Can Suze Orman's Advice Save You?
Personal finance expert Suze Orman stopped by “The Oprah Winfrey Show” yesterday to reveal her five steps on how you can thrive and survive in the recession. Should you trust her advice to get you through?
In 2007 Suze Orman warned us that a financial meltdown was on the horizon. Not many took heed to her warning, and as a result those who spent far too long living beyond their means found themselves hit the hardest when the economy went sour.
Indeed, many Americans who played a little too much with their plastic didn’t know what to do once their well of ever flowing credit tried up.
Although the current administration is doing everything it can to help put the U.S. economy back on the path to prosperity, on yesterday’s episode of Oprah, Orman argued that when it comes to your own finances only you can bail yourself out of personal peril.
As she sat on Oprah’s couch the financial guru introduced what she’s calling the “Save Yourself” movement.
The five steps are as follows:
1. Live on half.
2. Stash your cash.
3. Make the stimulus package work for you.
4. Make your home affordable. (http://makehomeaffordable.gov)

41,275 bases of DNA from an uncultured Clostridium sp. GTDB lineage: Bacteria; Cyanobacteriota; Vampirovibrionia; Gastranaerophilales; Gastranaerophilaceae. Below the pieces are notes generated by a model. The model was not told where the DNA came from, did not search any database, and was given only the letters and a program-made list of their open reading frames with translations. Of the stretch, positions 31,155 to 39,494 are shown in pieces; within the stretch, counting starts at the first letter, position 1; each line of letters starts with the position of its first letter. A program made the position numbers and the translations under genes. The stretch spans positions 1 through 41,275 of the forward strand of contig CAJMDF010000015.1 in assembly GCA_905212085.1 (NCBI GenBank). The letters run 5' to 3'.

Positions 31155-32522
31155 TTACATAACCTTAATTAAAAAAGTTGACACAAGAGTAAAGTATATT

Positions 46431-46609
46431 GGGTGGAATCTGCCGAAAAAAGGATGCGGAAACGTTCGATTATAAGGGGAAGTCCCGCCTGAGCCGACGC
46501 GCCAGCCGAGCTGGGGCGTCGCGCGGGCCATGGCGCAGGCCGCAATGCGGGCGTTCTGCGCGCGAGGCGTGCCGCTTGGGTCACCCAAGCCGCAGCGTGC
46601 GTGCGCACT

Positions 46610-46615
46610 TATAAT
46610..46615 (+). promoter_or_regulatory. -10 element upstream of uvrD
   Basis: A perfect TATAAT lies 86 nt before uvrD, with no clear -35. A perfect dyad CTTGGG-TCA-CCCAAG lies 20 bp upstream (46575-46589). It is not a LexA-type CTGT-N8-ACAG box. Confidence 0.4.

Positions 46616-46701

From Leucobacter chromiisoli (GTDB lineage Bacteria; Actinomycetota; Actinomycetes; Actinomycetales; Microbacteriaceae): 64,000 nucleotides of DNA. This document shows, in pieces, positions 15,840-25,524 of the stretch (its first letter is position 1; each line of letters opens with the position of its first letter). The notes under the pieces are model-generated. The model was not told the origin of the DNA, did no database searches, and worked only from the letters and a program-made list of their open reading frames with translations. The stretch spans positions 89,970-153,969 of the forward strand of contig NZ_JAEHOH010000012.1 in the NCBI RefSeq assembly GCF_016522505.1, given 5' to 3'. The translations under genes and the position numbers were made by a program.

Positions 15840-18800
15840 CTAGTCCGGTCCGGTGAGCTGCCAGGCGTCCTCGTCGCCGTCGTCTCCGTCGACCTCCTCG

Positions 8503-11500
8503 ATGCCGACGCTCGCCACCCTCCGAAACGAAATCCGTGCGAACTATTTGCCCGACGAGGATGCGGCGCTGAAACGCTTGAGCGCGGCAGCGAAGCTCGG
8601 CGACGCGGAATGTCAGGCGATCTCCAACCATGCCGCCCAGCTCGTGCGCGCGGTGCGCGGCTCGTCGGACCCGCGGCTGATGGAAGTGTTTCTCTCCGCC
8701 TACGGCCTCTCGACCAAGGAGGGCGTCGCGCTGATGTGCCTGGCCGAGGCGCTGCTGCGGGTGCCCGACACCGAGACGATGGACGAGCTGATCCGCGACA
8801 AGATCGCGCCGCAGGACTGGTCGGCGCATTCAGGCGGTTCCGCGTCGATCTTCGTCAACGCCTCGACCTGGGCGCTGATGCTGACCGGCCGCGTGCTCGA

5. Look at What You Have, Not What You Had
You can go to Oprah’s website to get more additional information about the steps, as well as areas not discussed on the show.
I love Suze Orman. She talks about financial planning in a way that doesn’t make me to give up and stuff all of my money in a mattress. And more importantly, she advocates a level of discipline that I believe many of us should embrace.
Typically people only save 3-6 months (if anything) worth of their salaries to survive a layoff. Suze, on the other hand, stresses saving at least 8 months because it could possibly take on a year to find a new job.
Not to mention, the TV star and author constantly reminds us all to see the bright side in our plight – even if the only light we’ve seen lately is a pink slip or red mark reading “past due” on a bill.
Any other Suze fans out there, or at the very least, people willing to take her advice?
If I were you, I’d listen, girlfriend/boyfriend (© Suze Orman).
Leave your comments below and send your own examples of financial discipline to firstname.lastname@example.org.